The Assam Tourism Development Corporation Limited is the implementing agency.
The government has identified 16 locations, including Majuli, Pobitora, Kaziranga, Sivasagar and Neemati ghat, where it is looking for 200 units to be offered to tourists.
He said the idea is to provide foreigners an opportunity to stay with Assamese families, experience the local customs and traditions and relish local cuisine.
There are criteria, though, for those wishing to put up their houses as home stays.
The home should be on a land of at least two kathas, and should have at least two rooms with attached toilets.
The internal décor, furniture and furnishing, curtains will be based on local culture, heritage and themes. The units under this scheme will have a uniform colour scheme so that these are easily identifiable.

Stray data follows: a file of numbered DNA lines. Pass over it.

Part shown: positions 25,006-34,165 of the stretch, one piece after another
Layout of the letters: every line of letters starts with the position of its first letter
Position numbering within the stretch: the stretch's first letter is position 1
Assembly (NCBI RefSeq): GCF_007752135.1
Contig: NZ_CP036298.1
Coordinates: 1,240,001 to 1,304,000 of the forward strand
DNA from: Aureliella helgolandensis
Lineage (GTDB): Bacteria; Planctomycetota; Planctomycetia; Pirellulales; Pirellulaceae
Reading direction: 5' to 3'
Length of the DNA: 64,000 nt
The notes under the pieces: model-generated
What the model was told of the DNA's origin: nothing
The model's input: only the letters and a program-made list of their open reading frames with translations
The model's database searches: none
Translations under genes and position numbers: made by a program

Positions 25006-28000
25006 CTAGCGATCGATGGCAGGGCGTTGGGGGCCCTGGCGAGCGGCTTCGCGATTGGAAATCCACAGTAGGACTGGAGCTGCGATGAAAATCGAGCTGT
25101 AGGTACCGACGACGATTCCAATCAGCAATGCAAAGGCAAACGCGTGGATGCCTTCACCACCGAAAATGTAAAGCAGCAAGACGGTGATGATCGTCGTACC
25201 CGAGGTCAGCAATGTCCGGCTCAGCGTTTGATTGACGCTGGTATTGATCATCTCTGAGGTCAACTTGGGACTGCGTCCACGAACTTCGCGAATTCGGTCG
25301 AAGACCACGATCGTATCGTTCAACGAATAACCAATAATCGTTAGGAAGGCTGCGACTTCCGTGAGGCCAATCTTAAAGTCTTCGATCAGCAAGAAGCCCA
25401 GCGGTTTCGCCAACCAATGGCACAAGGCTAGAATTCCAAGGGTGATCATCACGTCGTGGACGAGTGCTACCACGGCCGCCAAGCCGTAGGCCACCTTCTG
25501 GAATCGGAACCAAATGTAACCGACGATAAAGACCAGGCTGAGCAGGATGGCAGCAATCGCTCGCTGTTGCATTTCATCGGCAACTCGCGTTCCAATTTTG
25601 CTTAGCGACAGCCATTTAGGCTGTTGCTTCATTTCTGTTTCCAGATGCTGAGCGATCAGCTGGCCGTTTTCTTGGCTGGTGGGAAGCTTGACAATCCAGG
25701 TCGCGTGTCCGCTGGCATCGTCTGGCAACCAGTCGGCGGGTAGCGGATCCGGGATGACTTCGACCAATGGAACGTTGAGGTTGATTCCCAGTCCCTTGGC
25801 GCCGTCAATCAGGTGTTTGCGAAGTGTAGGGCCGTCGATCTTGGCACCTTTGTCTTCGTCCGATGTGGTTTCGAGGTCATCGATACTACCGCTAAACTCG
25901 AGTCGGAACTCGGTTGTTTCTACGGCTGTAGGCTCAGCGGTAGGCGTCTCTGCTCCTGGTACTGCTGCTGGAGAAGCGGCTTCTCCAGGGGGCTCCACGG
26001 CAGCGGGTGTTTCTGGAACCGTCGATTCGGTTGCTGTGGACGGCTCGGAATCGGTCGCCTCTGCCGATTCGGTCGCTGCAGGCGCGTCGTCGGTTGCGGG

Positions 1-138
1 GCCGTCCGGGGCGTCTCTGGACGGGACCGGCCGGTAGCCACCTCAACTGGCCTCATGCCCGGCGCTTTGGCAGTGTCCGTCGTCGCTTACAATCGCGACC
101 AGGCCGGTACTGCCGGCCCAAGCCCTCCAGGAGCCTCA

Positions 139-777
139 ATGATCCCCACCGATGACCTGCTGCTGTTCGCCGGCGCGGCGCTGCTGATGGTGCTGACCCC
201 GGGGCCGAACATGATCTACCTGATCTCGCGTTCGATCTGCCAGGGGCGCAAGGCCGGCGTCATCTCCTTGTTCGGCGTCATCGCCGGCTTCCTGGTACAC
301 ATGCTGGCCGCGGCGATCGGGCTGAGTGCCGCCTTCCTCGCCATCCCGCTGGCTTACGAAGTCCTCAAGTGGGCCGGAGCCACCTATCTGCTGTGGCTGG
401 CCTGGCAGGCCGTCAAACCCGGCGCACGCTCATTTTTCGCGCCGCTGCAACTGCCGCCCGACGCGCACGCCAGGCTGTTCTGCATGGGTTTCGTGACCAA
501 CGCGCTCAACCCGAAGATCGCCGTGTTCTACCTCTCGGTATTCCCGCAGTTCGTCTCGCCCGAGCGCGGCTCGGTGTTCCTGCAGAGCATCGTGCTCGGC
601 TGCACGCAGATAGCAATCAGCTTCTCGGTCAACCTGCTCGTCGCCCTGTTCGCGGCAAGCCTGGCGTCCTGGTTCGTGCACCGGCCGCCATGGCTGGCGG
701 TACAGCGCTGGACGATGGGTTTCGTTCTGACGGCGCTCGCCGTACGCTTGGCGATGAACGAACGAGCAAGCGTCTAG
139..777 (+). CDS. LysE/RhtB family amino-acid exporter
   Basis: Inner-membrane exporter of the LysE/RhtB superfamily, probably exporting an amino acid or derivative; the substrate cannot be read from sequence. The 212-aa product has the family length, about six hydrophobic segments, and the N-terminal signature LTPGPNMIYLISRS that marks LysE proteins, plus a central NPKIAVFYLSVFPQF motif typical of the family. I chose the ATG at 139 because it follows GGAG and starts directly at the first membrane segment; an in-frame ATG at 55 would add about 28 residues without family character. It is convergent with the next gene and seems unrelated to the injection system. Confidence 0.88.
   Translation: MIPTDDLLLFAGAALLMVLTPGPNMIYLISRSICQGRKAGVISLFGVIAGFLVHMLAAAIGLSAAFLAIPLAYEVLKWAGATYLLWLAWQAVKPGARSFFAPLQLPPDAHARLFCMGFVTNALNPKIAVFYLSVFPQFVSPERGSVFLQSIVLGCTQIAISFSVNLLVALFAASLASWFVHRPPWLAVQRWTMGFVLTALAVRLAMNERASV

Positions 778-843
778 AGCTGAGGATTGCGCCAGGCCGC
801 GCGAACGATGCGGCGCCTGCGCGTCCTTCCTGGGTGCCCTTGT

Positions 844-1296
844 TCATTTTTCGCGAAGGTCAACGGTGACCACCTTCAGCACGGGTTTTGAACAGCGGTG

The selected homes will be eligible for a one-time financial assistance of Rs 2.5 lakh.
A committee to be constituted by the department of tourism/ATDC Ltd will examine the applications, inspect the premises being offered and in the event of it being found suitable, the authorities will approve/register the home stay unit to be eligible for assistance under the scheme.
The homes would also get exemptions from luxury and sales tax and domestic rates for electricity and water will be charged.
In addition, efforts will be made to organise short-term training in hospitality for those who would opt for such training.
Western Arunachal Landscape Conservation Programme of WWF-India is running 10 home stay units and the response has been good.
“Whoever has visited has been happy and in places like Arunachal Pradesh, home stay tourism is the best tourism,” Pijush Kumar Dutta, senior landscape co-ordinator Western Arunachal Landscape Conservation Programme WWF-India said.